Until now, the general impression about General Musharraf's team has been that it is a group of well-intentioned people who do not know much about the art of governance and politics. They pursued unattainable objectives and cited the nobility of their intentions as justification for their failings. General Musharraf's government seemed to work in mysterious ways. It has consistently acted on somebody's instincts rather than on considered opinions and political judgement. Instead of involving the people of Pakistan in its decisions, the government simply decides what it considers appropriate. Despite freedom of the press, comments reflecting public opinion are consistently ignored. Politics has been considered as bad as hepatitis and therefore avoided. But the Generals' distaste for politics notwithstanding, governance is about politics. In that sense it is a good thing political considerations have been given their due weight in deciding to exile Mr Nawaz Sharif and his family. It is time the government reviewed its attitude towards Mr Asif Ali Zardari, Mian Manzoor Wattoo and Mr Anwar Saifullah Khan. Mr Zardari has already spent four years in prison, which is greater punishment than Mr Sharif underwent. Mr Wattoo and Mr Anwar Saifullah are being held on charges that simply do not merit their continued detention. Then there are the detainees who have never been charged with anything, namely Mr Mushahid Husain and Chaudhry Nisar Ali. It is time perhaps to release them, now that the greater culprit has been allowed to make a settlement with the government.
In political terms, the accountability-driven approach to governance was adding to the regime's isolation both at home and abroad. The world, and indeed most Pakistanis, wanted the country to get on with the business of today instead of being bogged down with sorting out the past. The government was accused of being stubborn in dealing with Mr Nawaz Sharif and other politicians of the past. It was said that the dynamics of politics were being consistently ignored. Attention was not being paid to the possibility of Pakistani society being polarised again-this time between supporters of politics and the political process on the one hand, and the armed forces of the country on the other.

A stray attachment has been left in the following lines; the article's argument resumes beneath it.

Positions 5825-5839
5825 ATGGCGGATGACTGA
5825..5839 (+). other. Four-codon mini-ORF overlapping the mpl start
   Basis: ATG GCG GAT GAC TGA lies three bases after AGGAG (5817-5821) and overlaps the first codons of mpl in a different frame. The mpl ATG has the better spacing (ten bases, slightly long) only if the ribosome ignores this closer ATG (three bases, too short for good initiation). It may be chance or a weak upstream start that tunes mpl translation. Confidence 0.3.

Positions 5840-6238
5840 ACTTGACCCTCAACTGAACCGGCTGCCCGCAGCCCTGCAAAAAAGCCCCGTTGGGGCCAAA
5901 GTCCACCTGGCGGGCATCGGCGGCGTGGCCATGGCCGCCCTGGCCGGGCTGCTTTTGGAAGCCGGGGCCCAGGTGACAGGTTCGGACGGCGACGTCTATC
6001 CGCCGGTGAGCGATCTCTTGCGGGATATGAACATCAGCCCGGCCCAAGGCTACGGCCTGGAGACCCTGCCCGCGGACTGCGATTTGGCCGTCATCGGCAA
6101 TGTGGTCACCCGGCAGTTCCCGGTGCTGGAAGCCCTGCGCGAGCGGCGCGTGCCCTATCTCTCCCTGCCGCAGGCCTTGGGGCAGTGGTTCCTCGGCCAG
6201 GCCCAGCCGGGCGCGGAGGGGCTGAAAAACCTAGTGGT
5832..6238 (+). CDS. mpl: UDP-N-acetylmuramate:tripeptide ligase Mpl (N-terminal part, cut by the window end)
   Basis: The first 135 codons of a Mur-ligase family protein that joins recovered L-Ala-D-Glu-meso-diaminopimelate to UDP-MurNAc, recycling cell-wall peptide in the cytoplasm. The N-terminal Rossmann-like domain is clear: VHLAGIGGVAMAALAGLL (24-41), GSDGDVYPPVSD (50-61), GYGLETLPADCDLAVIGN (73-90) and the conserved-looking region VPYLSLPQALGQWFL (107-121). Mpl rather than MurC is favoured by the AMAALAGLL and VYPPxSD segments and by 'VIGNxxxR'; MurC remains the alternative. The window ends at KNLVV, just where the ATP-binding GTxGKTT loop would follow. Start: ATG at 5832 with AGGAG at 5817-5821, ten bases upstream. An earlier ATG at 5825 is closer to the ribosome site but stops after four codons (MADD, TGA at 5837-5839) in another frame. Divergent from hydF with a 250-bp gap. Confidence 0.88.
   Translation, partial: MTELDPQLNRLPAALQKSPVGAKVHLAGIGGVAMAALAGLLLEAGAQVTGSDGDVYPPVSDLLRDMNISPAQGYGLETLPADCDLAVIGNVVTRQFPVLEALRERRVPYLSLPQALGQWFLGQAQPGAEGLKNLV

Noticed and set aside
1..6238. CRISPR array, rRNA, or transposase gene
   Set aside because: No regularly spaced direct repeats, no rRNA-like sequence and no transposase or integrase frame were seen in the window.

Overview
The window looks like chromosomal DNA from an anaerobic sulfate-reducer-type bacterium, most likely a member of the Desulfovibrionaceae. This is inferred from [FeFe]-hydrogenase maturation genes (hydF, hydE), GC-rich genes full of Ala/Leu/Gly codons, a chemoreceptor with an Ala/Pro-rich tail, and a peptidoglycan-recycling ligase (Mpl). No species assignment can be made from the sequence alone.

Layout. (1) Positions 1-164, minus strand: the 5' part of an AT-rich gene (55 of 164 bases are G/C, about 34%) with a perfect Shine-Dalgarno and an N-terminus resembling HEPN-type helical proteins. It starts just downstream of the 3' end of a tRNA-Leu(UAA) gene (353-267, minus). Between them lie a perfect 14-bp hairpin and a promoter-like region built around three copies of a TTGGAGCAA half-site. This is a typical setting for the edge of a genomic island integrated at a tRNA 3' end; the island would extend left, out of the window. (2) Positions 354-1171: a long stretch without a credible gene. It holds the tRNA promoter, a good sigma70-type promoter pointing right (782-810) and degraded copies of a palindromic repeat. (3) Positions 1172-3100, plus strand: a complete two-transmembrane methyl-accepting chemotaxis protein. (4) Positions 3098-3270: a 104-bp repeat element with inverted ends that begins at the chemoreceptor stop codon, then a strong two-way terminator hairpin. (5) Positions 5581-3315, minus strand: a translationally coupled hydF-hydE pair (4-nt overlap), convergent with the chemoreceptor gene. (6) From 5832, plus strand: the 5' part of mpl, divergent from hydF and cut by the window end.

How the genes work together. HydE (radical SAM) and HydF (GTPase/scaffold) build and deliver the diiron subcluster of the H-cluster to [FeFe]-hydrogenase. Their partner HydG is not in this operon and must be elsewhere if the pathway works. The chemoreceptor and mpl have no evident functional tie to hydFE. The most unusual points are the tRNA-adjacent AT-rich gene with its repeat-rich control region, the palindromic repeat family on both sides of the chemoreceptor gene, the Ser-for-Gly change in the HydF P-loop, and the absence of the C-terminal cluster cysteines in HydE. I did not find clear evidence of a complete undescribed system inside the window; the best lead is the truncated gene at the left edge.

Mr Nawaz Sharif and his cronies did much that was wrong. But they had to be dealt with in a political manner. If their support base remained intact, convictions by courts would have had little or no effect in diminishing the political significance of the former Prime Minister. By allowing Mr Sharif to cut a deal involving protection of his assets, the government has exposed him as anything but a national leader concerned about the welfare of his people, or for that matter about ideas such as democracy. Mr Sharif's removal from the political scene, albeit under less-than-ideal circumstances, creates an opportunity for shifting the focus of the present regime from accountability to national reconciliation. For the first time in more than two decades, there is a real possibility of ending the cycle of vindictive politics that began with the execution of Mr Zulfikar Ali Bhutto. For that opportunity to be realised with all its benefits, the regime will have to broaden its political base and evolve a comprehensive strategy for replacing political polarisation with genuine policy debate.
scene, albeit under less-than-ideal circumstances, creates an opportunity
for shifting the focus of the present regime from accountability to national
reconciliation. For the first time in more than two decades, there is a real possibility
of ending the cycle of vindictive politics that began with the execution of Mr Zulfikar
Ali Bhutto. For that opportunity to be realised with all its benefits, the regime will
have to broaden its political base and evolve a comprehensive strategy for replacing
political polarisation with genuine policy debate.